Israel finds Gazan 'terror tunnel'
By The Associated Press
Published: Sunday, Oct. 13, 2013, 8:12 p.m.
JERUSALEM — The Israeli military said on Sunday that it discovered a concrete-lined tunnel dug from the Hamas-controlled Gaza Strip into Israel, alleging militants planned to use it to attack or kidnap Israelis.
The tunnel led from a house to a site close to a kibbutz, Ein Hashlosha, and could have been used to carry out attacks on civilians.
In response, the military froze the transfer of all construction materials to the Palestinian territory, the army said. A Hamas military spokesman in Gaza, Abu Obeida, was defiant, saying on his official Twitter account that “thousands” more tunnels would be dug.
Defense Minister Moshe Yaalon said the discovery of what he described as the “terror tunnel” was “further proof that Hamas continues to prepare for confrontation with Israel and for carrying out terror attacks, if it feels it is possible.”
Hamas, the Islamic militant group that has ruled Gaza for six years, has dug tunnels into Israel in the past. In 2006, a year before seizing power, Hamas-allied militants sneaked into Israel through one such tunnel, killed two Israeli soldiers and kidnapped a third, holding him hostage in Gaza for five years.
According to the Israeli military, the latest tunnel stretches a little more than one mile and appears to have been recently dug and in use until its discovery last week.
“The tunnel is extremely advanced and well prepared” Brig. Gen. Mickey Edelstein, commander of Gaza Strip division, told reporters. “Massive amount of concrete and cement have been used to build this tunnel.”
Military officials said it opened about 600 feet inside Israeli territory and had two exits in an open area.
The military invited journalists into the tunnel, dug 60 feet underground and nearly six feet high. Electrical cords lined the concrete walls. Empty food wrappers included one dated June 2013, indicating that someone had been inside in recent months.
The military waited a week to publicize the discovery because a search for explosives was under way.
Show commenting policy
TribLive commenting policy
You are solely responsible for your comments and by using TribLive.com you agree to our Terms of Service.
We moderate comments. Our goal is to provide substantive commentary for a general readership. By screening submissions, we provide a space where readers can share intelligent and informed commentary that enhances the quality of our news and information.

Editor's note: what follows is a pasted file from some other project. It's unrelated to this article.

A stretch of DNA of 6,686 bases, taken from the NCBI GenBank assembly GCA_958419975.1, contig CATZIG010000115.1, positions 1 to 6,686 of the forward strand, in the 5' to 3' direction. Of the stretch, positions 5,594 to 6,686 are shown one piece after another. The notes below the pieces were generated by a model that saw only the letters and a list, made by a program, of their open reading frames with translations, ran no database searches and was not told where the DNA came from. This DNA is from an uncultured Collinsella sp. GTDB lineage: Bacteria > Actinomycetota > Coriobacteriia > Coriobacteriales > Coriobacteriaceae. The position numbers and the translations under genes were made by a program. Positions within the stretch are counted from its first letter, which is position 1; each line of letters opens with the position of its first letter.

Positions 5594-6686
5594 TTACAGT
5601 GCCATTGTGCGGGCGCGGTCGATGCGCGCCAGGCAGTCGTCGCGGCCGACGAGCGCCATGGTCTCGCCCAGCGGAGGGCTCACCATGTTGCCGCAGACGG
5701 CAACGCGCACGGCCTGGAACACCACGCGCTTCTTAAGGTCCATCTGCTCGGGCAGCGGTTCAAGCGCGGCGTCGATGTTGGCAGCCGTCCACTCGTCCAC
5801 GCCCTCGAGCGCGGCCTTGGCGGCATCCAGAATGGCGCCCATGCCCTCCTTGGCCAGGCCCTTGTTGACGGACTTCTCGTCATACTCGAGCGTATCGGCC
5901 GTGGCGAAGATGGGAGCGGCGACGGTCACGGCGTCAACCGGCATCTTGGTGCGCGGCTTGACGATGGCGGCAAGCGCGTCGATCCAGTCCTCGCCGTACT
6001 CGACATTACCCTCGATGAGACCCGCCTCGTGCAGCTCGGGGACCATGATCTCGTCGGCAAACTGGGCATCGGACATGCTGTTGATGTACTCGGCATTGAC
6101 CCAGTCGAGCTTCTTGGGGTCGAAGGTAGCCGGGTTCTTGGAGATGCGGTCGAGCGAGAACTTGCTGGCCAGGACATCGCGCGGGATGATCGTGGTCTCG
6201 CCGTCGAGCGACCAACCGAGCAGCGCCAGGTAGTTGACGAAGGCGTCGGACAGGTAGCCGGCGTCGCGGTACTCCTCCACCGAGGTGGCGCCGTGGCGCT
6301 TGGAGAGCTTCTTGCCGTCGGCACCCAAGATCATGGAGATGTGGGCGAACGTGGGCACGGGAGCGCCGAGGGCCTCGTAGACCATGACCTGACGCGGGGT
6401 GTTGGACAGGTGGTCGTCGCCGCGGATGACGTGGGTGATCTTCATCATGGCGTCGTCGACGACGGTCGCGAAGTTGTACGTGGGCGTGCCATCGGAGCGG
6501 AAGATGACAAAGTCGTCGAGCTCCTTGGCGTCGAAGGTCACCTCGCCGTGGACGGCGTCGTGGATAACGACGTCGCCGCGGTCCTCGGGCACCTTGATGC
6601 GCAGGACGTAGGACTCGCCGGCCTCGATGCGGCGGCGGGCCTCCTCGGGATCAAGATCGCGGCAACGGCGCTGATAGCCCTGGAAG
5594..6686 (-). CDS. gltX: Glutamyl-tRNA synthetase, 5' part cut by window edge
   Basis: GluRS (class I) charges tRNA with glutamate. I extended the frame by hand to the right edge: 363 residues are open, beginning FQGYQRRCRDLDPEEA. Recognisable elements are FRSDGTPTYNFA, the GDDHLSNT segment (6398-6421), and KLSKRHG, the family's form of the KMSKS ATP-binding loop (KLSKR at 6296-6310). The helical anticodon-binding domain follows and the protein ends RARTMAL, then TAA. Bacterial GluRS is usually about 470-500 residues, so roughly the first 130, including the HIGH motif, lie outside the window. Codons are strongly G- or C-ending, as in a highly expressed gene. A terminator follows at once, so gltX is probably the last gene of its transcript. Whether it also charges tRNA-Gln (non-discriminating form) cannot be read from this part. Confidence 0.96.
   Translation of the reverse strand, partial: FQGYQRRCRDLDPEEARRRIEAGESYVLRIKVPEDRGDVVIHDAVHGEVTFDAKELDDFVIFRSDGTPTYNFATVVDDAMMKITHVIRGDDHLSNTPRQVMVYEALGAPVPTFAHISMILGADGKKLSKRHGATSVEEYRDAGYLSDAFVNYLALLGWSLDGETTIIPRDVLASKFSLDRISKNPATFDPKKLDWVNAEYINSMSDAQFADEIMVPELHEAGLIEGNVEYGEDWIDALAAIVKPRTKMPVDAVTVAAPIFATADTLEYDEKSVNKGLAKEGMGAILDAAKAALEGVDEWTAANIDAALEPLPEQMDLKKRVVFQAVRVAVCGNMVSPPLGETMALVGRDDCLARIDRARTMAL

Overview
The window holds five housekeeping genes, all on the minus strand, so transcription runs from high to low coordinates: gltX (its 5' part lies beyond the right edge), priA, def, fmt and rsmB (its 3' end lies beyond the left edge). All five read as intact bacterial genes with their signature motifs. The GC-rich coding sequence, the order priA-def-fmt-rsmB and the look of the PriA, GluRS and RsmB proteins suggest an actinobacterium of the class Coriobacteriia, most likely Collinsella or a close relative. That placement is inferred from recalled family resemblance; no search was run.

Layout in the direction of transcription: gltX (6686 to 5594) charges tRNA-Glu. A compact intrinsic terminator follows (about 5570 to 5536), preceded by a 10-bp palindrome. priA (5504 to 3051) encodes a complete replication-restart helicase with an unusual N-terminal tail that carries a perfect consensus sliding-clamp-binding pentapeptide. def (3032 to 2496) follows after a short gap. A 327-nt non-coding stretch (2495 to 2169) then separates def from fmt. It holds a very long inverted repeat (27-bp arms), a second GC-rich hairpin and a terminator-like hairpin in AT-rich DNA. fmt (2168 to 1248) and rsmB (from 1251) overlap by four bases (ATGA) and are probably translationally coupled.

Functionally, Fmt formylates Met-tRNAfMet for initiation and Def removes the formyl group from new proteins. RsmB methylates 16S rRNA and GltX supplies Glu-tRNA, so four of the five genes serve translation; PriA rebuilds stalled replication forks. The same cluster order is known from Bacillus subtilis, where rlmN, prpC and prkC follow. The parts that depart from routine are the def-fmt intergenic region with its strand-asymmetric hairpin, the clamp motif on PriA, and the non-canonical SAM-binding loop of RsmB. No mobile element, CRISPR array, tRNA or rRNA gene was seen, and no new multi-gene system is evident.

While most comments will be posted if they are on-topic and not abusive, moderating decisions are subjective. We will make them as carefully and consistently as we can. Because of the volume of reader comments, we cannot review individual moderation decisions with readers.
We value thoughtful comments representing a range of views that make their point quickly and politely. We make an effort to protect discussions from repeated comments either by the same reader or different readers.
We follow the same standards for taste as the daily newspaper. A few things we won't tolerate: personal attacks, obscenity, vulgarity, profanity (including expletives and letters followed by dashes), commercial promotion, impersonations, incoherence, proselytizing and SHOUTING. Don't include URLs to Web sites.
We do not edit comments. They are either approved or deleted. We reserve the right to edit a comment that is quoted or excerpted in an article. In this case, we may fix spelling and punctuation.
We welcome strong opinions and criticism of our work, but we don't want comments to become bogged down with discussions of our policies and we will moderate accordingly.
We appreciate it when readers and people quoted in articles or blog posts point out errors of fact or emphasis and will investigate all assertions. But these suggestions should be sent via e-mail. To avoid distracting other readers, we won't publish comments that suggest a correction. Instead, corrections will be made in a blog post or in an article.
- Holocaust survivors taxed, student finds in search of Amsterdam city archives
- Mexico clears way for foreign investors in shale oil drilling
- Russia’s push into Ukraine leads NATO to increase its Baltics presence
- South Korean ferry captain arrested; crew’s actions faulted in sinking
- U.S. drone strike in Yemen kills suspected al-Qaida militants
- Pontiff seeks to bring faith to ‘ends of Earth’
- Third mate unfamiliar with waters where South Korean ferry sank
- 58 killed in attack on U.N. peacekeeping base in South Sudan
- 7.2 earthquake strikes central Mexico
- French journalists freed from captivity in Syria
- Missing plane’s black box batteries feared to have died